- having, using, or showing good sense or sound judgment: a sensible young woman.
- cognizant; keenly aware (usually followed by of): sensible of his fault.
- significant in quantity, magnitude, etc.; considerable; appreciable: a sensible reduction in price.
- capable of being perceived by the senses; material: the sensible universe.
- capable of feeling or perceiving, as organs or parts of the body.
- perceptible to the mind.
- conscious: The patient was speechless but still sensible.
- Archaic. sensitive.
Origin of sensible
SynonymsSee more synonyms on Thesaurus.com
Examples from the Web for sensibly
When hardworking people with limited food have the chance, they sensibly sit or lie, which costs much less energy than standing.Is Your Chair Killing You? The Consequences of Comfort
Daniel E. Lieberman
October 14, 2013
The Queen, sensibly, spends all her holidays at Balmoral or Sandringham, where she can truly be assured of total privacy.The Royals' Secret Lives as One Percenters
June 28, 2013
Others, like the ability to get into very narrow specialty products, are “advantages” that you have sensibly eschewed.How to Save it and Where
February 19, 2013
Richard Holbrooke was a proud specimen of our national character—relentless, expansive, and sensibly patriotic.An American in Full
December 14, 2010
“Because we are product designers,” Hannes Koch says, sensibly.My Art Basel Favorites
June 18, 2009
I own to you that my pride and my tenderness are sensibly wounded.Tales And Novels, Volume 8 (of 10)
I was handsome, and my vanity was sensibly tickled by the metamorphosis.Clarimonde
"I am glad to hear you speak so sensibly, my young friend," said the Scotchman, kindly.The Young Miner
Horatio Alger, Jr.
Some progress is sensibly made in it; yet not so much as I had hoped and expected.
It is a sort of expostulation with the Duke, but mildly and sensibly expressed.Memoirs of the Jacobites of 1715 and 1745.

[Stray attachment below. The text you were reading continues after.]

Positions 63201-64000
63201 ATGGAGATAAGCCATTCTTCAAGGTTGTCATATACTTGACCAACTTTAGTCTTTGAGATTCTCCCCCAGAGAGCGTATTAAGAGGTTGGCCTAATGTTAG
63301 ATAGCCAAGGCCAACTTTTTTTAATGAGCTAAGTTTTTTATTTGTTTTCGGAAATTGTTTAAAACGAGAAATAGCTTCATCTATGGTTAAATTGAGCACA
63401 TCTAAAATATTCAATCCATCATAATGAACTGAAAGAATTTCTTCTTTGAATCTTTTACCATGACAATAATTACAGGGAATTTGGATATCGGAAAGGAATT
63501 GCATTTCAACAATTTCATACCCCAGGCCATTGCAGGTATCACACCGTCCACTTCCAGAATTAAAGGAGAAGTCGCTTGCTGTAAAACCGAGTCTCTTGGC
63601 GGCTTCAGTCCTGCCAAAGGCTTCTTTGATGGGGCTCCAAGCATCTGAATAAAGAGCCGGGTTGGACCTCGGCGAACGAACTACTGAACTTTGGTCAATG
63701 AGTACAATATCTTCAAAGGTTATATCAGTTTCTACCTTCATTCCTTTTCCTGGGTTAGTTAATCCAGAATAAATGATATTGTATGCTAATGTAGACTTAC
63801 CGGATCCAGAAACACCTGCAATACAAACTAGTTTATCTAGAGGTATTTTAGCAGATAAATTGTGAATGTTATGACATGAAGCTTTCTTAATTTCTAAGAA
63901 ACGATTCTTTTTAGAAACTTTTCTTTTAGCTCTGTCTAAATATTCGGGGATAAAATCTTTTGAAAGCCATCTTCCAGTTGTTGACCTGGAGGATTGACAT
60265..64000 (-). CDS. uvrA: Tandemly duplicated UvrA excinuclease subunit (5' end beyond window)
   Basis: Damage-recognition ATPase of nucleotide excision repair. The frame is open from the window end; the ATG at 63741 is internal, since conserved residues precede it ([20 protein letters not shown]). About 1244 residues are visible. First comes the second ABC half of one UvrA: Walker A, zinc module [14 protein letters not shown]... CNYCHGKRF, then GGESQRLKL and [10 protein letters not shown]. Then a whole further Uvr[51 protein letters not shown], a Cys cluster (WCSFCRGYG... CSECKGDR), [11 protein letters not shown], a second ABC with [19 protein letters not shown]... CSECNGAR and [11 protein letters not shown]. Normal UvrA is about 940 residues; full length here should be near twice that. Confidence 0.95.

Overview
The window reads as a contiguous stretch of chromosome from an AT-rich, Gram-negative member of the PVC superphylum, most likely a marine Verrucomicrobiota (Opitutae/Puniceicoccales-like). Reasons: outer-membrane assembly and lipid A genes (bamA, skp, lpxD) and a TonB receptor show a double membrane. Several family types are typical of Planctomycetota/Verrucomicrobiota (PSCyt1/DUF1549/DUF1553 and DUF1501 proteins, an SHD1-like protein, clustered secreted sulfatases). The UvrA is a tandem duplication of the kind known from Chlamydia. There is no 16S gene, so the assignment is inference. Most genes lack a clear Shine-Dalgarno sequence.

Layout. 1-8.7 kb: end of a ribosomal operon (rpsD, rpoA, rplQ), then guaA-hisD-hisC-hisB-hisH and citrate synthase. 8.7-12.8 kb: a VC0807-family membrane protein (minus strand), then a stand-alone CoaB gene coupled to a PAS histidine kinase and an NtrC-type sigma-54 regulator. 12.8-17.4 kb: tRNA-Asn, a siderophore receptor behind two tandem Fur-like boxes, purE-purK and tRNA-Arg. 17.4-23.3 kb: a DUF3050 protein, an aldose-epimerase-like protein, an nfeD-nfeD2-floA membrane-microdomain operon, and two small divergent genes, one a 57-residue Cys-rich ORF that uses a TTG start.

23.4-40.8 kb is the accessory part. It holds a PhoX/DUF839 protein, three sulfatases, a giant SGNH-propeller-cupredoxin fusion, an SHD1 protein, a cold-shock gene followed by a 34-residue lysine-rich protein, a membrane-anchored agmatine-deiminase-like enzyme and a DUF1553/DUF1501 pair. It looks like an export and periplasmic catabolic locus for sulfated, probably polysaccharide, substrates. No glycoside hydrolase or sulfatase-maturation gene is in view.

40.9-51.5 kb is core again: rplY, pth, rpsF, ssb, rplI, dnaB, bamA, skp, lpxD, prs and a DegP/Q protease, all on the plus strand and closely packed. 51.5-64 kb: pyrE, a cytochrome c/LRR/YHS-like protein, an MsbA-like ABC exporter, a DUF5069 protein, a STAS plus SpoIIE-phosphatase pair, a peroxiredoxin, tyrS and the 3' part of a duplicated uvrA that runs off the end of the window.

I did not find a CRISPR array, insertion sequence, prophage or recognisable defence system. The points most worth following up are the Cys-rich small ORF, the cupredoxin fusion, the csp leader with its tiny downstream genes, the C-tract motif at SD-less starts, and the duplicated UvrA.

- having or showing good sense or judgmenta sensible decision
- (of clothing) serviceable; practicalsensible shoes
- having the capacity for sensation; sensitive
- capable of being apprehended by the senses
- perceptible to the mind
- (sometimes foll by of) having perception; awaresensible of your kindness
- readily perceived; considerablea sensible difference
- Also called: sensible note a less common term for leading note
Word Origin and History for sensibly
late 14c., "capable of sensation or feeling;" also "capable of being sensed or felt, perceptible to the senses," hence "easily understood; logical, reasonable," from Late Latin sensibilis "having feeling, perceptible by the senses," from sensus, past participle of sentire "perceive, feel" (see sense (n.)). Of persons, "aware, cognizant (of something)" early 15c.; "having good sense, capable of reasoning, discerning, clever," mid-15c. Of clothes, shoes, etc., "practical rather than fashionable" it is attested from 1855.
Other Middle English senses included "susceptible to injury or pain" (early 15c., now gone with sensitive); "worldly, temporal, outward" (c.1400); "carnal, unspiritual" (early 15c., now gone with sensual). Related: Sensibleness.
- Perceptible by the senses or by the mind.
- Having the faculty of sensation; able to feel or perceive.
- Having a perception of something; cognizant.